The little horn of Daniel 8 is from the Greek Empire. He is a fifth horn that comes from one of the four horns. He persecutes the people of God for 2300 days. He is Antiochus Epiphanes IV, a picture of what the antichrist will be like.
Antiochus IV had a real great family tree. The name Antiochus means “opposer”. Antiochus II referred to himself as Antiocus Theos, meaning God. Antiochus III was known as the Great. So with a healthy ego built in from several generations, Antiochus IV assumed the title “theos epiphanies” meaning “the Manifest God.” Not surprisingly, his enemies derided him by referring to him as Antiochus Epiphames, changing just one letter to mean mad man.
According to history, Antiochus was responsible for the slaughter of over 100,000 Jews. This does not even approach the greatest of his atrocities though in the eyes of the Jewish people. He forbid the practice of all Sabbaths and feasts. He tore apart and burned the books of the Old Testament. He built shrines for idols and sacrificed unclean animals.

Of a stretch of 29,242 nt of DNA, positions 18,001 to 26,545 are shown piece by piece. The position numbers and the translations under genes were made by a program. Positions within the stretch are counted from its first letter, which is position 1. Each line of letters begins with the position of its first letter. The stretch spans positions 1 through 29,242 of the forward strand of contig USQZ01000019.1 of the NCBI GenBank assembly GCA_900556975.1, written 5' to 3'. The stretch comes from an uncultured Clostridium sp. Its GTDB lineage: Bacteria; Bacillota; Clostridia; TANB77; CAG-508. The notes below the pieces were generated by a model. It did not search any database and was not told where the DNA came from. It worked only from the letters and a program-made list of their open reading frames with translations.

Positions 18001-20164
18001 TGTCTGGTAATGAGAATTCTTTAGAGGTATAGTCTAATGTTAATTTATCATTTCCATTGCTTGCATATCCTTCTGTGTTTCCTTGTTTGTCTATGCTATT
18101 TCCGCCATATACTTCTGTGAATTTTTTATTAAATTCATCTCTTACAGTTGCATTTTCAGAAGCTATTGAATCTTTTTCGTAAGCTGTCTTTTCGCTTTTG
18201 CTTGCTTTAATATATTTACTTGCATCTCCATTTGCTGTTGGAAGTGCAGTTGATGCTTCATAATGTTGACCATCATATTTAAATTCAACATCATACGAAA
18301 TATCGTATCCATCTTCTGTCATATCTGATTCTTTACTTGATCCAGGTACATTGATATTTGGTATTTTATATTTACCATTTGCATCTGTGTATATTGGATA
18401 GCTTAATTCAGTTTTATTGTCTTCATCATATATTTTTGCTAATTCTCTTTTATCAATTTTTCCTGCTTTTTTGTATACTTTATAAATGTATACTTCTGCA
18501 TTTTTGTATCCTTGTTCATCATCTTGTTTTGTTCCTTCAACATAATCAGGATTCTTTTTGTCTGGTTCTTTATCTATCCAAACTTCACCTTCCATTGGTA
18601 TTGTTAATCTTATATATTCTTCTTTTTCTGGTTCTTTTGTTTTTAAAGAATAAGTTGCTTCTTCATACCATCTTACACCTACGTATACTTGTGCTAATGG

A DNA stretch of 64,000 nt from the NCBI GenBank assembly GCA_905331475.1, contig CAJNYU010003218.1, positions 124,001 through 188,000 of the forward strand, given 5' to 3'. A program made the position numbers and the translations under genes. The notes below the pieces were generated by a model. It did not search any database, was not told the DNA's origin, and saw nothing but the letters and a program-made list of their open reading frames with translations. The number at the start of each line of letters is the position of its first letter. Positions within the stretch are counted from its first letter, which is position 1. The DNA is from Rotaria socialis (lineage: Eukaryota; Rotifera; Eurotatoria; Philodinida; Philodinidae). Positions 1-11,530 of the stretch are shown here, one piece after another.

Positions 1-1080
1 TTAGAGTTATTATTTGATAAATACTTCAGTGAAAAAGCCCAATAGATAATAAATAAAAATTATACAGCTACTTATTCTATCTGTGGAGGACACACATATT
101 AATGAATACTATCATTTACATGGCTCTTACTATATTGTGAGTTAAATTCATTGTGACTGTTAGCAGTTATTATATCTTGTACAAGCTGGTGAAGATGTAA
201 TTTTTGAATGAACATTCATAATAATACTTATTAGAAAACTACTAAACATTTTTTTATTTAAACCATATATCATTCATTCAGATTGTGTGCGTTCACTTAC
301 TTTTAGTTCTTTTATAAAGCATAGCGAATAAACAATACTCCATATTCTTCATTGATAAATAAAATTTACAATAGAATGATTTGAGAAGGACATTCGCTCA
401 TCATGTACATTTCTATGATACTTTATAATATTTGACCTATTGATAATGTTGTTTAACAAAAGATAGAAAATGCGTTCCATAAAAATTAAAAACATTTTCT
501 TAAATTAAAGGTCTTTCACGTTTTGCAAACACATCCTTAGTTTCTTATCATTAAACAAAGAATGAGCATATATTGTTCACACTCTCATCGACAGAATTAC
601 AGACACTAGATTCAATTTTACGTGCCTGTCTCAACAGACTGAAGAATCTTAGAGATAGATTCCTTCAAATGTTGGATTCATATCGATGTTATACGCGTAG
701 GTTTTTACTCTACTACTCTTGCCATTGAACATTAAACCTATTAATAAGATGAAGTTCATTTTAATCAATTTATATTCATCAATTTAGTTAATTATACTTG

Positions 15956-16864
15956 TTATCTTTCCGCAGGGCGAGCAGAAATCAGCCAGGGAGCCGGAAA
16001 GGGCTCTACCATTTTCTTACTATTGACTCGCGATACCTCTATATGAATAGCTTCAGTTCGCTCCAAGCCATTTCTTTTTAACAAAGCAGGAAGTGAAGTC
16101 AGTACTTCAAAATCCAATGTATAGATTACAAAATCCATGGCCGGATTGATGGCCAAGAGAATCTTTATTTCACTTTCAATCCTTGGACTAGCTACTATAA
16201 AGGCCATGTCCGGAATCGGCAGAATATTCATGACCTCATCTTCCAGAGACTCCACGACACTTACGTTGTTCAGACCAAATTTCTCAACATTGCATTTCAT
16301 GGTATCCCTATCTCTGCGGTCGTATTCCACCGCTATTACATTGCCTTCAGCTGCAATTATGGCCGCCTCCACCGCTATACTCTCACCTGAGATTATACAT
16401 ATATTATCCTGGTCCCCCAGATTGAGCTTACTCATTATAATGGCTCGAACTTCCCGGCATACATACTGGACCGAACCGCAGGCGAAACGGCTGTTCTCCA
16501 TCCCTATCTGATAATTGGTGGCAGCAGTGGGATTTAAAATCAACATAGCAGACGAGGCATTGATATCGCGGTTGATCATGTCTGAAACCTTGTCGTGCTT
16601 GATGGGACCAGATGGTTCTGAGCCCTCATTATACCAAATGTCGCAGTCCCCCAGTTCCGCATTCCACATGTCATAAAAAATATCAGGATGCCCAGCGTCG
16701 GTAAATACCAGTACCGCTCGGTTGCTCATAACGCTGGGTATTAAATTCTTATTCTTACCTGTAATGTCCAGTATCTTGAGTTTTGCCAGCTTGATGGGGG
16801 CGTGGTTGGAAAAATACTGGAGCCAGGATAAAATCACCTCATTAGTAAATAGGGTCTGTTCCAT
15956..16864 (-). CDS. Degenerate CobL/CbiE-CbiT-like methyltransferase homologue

The worst thing of all though was that he sacrificed a pig to the god Zeus in the temple of God. This was the straw that broke the camel’s back and led to the Maccabean revolt. On December 25, 165 BC the Holy Place was finally cleansed. This was the first celebration of Hanukkah.
13 Then I heard a holy one speaking, and another holy one said to him, “How long will it take for the vision to be fulfilled—the vision concerning the daily sacrifice, the rebellion that causes desolation, and the surrender of the sanctuary and of the host that will be trampled underfoot?”